ICD Research report: The Malaysian Defense Industry

Defence budget
Malaysian defence budget

During the review period (2007–2011), Malaysian military expenditure recorded a CARC of -3.14% and stood at a total of US$3.51 billion in 2011. Over the forecast period (2012–2016), the country’s defense spending is expected to record a CAGR of 9.4% to reach a projected value of US$5.46 billion in 2016. This anticipated increase in defense expenditure will be driven by the fact that Malaysia is located in an unstable region, the country’s involvement with Singapore in competitive arms procurement, its strained relationship with Indonesia and its involvement in peacekeeping missions. Furthermore, to compensate for historically low levels of defense expenditure, Malaysia is expected to make a significant investment in the modernization of its armed forces over the forecast period.

Despite the global economic slowdown in 2009, Malaysian defense imports registered an annual volume increase of 191.5%. During 2005–2010, Russia was the country’s largest arms supplier, followed by Germany, France and Spain. As Malaysia maintains good relations with the world’s arms supplying countries, the Malaysian defense industry is accessible to foreign companies worldwide. This is vital as, thanks to Malaysia’s low defense budget and limited scope for investment in research, development and the acquisition of new technology, the country’s military industrial base is severely undeveloped, with negligible defense exports. This situation is expected to continue over the forecast period, resulting in Malaysia continuing to rely on defense imports. These imports are expected to be concentrated on ships and aerial surveillance systems as a result of an increased focus on combating maritime security threats.

In an attempt to both reduce the country’s dependence on foreign arms supply and enhance domestic defense capabilities, the Malaysian government has implemented mandatory offsets for all defense procurements exceeding US$13.2 million. As a result of the country’s focus on the development of a self-reliant domestic defense industry, direct offsets are preferred. Moreover, the country’s offset policy requires foreign investors to invest a minimum of 50% of the contract value into the Malaysian economy, and half of the total offset value may take the form of countertrade or agreements to purchase Malaysian goods. Furthermore, foreign companies must also pay 5% of the total contract value at the beginning of the agreement, as protection against the non- or under-performance of the offset obligation. Multipliers are decided on an individual case basis and are only granted if the Malaysian government considers local companies, universities or research and development organizations able to utilize the technology transferred.

To aid the development of the domestic defense industry, the Malaysian government encourages foreign investors to enter the country’s defense industry through partnerships with domestic defense companies. Consequently, a number of foreign companies have entered the Malaysian defense industry through the establishment of a wholly-owned Malaysian subsidiary, with a notable example being Rohde and Schwarz, an electronics manufacturer based in Germany, which used this entry route to enter the country in 2004. In 2010, the company formed an alliance with a domestic company. Furthermore, the country hosts two defense exhibitions biennially, providing foreign manufacturers the opportunity to market and sell products within the country.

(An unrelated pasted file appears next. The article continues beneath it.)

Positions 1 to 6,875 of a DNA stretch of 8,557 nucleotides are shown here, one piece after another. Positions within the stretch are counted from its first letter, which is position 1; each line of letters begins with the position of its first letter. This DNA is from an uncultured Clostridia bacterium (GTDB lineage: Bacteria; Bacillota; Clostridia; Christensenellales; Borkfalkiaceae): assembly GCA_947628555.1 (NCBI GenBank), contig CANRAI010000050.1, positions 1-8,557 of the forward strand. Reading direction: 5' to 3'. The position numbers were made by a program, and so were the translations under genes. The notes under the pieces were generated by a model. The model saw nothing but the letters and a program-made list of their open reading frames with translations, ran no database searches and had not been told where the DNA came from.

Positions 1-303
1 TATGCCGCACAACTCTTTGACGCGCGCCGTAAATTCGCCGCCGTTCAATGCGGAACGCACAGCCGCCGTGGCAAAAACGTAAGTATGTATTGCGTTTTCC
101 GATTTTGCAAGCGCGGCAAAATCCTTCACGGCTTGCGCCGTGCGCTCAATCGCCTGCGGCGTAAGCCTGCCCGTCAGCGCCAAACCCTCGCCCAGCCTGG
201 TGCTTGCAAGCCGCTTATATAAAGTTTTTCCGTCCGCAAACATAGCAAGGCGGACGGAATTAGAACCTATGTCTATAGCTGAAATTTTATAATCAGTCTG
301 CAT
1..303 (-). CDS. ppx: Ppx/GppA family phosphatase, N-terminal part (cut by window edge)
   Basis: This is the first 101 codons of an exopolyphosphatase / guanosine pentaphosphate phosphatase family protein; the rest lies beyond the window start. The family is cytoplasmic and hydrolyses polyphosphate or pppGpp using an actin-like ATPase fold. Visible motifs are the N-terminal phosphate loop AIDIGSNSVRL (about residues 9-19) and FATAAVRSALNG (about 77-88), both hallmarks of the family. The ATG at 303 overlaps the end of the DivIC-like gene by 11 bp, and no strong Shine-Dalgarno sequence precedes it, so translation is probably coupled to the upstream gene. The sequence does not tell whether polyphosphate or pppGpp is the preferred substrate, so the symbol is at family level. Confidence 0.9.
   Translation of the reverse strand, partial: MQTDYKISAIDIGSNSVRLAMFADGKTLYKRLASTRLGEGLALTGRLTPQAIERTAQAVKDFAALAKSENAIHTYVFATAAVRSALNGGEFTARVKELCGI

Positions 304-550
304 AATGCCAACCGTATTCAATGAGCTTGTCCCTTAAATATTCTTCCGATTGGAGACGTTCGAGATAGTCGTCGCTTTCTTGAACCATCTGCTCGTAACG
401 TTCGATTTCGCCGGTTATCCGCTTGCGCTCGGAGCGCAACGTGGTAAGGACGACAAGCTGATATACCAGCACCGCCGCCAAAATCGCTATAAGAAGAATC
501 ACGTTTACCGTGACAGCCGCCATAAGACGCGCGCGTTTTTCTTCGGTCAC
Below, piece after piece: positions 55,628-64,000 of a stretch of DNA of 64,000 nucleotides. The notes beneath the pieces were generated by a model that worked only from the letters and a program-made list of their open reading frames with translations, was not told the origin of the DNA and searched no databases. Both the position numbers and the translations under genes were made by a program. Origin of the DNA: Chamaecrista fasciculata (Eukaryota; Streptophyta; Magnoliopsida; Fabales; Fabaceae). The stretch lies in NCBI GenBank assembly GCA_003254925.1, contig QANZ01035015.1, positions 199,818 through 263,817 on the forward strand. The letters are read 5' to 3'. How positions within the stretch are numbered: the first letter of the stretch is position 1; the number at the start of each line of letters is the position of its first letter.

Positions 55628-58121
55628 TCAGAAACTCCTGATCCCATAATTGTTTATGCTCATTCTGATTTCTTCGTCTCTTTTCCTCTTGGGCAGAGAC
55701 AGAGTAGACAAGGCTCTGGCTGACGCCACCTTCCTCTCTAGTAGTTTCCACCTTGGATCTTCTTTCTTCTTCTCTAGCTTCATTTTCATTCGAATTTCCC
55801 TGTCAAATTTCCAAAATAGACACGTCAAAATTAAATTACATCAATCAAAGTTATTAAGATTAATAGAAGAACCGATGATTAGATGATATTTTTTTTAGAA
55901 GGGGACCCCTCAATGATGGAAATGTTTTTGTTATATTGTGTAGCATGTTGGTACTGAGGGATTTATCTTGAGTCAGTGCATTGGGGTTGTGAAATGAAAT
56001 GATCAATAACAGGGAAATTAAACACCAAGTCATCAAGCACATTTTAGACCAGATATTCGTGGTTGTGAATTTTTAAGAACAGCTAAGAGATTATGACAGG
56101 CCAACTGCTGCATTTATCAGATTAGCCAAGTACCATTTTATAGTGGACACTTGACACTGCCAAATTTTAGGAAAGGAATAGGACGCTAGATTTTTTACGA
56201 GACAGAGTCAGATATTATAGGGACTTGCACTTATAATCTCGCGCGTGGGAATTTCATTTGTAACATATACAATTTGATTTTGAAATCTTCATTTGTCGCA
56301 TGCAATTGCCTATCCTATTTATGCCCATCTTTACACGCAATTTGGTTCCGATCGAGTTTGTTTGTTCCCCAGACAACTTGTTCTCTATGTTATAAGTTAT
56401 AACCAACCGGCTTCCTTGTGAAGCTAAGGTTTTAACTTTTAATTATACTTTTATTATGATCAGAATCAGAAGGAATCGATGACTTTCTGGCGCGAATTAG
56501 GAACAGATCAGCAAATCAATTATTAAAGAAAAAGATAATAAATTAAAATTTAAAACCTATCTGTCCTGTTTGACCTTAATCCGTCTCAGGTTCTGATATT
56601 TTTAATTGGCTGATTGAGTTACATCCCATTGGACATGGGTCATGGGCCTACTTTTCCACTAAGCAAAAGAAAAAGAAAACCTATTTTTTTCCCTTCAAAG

In comparison with most other countries, the Malaysian defense budget is relatively low. Moreover, in 2011, the country only a small percentage of this amount for the acquisition of military hardware, a figure which limits the possibilities of significant investment in the procurement of advanced defense systems. Also, the lack of transparency during the contract bidding process leads to high levels of corruption throughout the procurement process, with the absence of an external monitoring agency also contributing to the limited transparency of defense deals. Finally, the involvement of domestic brokers obtaining commission on the sale of foreign military goods also has a negative impact on the domestic defense industry.

Although Malaysia’s large and religiously diverse population has traditionally lived peacefully and been praised as an exemplar of a tolerant society, tension between the different religious groups within the country increased markedly during the review period. In total, the country’s population stands at 28 million, with approximately 60% being practicing Muslims, 20% being practicing Buddhists, 9% being practicing Christians, 6.3% being practicing Hindus and the remainder practicing Confucianism, Taoism and other Chinese religions. Recently however, tensions have been rising between the Malaysian Government and the country’s two million Hindus, with the government wanting to demolish unregistered Hindu temples, an act Hindus perceive as desecration of Hindu deities. Furthermore, religious intolerance is steadily increasing within the country, and is being fuelled by a number of inflammatory actions. A notable example of this occurred in 2009, when a cow’s head, a sacred animal in the Hindu faith, was severed and displayed at the head of a procession in order to protest against the proposed relocation of a temple. This incident increased the chance of violent confrontations in the country and it is this risk that is forcing the government to enhance its homeland security in order to maintain law and order.


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